I answer viewer questions for Fox 26 each week on my segments, “Mind, Body, Soul with Mary Jo.” I didn’t have time to answer this letter from Jane, so I decided to write the answer in my blog this week.
Dear Mary Jo,
“When you are starting to date someone and you enjoy their company, but do not have any real desire for them...how do you know if you should give it time to grow? Is it foolish to date where there is no 'spark,' hoping that will come with time? (In my experience, it has never grown, if not there to begin with). How much time is fair to avoid hurting the other person if you know they are into you, but you don't return the same level of attraction?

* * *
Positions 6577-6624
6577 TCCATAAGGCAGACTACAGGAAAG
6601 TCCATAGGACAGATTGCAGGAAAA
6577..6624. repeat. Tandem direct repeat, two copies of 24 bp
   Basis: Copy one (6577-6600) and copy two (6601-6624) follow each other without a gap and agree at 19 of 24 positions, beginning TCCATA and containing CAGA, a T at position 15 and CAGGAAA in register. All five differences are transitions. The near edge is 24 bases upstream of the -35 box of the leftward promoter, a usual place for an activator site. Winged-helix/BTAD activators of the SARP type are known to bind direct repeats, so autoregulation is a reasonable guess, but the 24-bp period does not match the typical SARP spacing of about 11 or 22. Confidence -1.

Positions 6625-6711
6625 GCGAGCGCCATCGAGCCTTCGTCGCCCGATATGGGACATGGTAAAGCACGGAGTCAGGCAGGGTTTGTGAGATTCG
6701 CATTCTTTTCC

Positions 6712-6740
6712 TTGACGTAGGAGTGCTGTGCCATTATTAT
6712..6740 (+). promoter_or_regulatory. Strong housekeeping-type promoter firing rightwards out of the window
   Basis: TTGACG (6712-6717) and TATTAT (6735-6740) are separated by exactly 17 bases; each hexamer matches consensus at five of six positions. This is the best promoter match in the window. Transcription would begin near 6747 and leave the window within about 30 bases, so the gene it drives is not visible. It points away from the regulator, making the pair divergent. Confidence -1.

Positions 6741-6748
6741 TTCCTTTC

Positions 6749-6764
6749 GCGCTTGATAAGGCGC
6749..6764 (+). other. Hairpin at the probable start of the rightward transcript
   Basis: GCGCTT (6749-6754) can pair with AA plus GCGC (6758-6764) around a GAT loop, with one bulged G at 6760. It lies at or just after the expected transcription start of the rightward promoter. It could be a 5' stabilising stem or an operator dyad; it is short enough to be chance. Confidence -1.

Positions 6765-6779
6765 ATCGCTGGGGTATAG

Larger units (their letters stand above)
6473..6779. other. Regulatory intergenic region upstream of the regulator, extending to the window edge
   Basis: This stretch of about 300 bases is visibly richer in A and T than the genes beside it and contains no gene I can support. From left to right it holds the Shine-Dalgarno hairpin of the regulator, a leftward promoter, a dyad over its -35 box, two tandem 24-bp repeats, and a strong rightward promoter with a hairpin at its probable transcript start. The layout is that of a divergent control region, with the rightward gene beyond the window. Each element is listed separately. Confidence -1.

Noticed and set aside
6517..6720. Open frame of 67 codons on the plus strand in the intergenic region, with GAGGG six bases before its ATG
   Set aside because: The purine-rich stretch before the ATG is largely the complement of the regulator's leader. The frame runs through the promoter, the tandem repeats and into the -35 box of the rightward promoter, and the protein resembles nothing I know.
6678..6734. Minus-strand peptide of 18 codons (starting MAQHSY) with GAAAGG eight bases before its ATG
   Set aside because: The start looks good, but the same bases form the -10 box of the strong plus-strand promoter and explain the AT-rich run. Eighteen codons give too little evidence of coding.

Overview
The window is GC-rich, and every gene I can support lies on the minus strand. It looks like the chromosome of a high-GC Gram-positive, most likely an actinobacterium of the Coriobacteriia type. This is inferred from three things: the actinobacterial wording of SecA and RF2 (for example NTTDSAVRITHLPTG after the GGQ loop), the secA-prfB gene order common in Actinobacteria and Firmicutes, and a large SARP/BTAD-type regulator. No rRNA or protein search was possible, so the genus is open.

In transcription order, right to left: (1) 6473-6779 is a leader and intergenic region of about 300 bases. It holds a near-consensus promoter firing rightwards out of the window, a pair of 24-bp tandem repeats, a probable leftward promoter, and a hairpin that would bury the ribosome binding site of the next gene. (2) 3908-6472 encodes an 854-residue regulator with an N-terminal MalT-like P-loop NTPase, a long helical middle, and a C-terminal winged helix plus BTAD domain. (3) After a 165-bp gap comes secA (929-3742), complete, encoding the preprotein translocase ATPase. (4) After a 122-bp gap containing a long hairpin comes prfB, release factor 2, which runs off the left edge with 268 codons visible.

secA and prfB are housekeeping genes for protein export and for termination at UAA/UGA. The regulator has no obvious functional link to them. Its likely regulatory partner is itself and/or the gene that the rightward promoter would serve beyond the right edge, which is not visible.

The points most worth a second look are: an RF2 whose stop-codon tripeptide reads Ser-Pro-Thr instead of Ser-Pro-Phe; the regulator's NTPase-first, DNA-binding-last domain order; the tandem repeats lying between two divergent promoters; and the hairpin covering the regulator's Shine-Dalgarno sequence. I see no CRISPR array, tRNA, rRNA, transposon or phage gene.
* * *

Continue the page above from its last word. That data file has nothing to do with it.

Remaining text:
Thank you, Jane.
The answer to these types of questions is difficult, and there are no right or wrong answers. Some of the best marriages I have ever seen were arranged, and some of the worse relationships I have ever seen consisted of people who had an abundance of spark, but nothing else in common. We all talk about chemistry or spark, but what is it and by what is it defined? For some, chemistry means the other person is “cute” or “hot;” for others it may mean they are an intellect and share career interests. Dating usually implies that you are meeting people you want to see again. I cannot imagine getting dressed and ready to go to a play or an event with someone for whom I felt no interest or with whom I didn’t want to be. As you read my answer you may think of other things that would be helpful to share with Jane. Your comments are appreciated, so long as you consider “helping and encouraging her,” because she is stuck right now, and trying to do the right thing.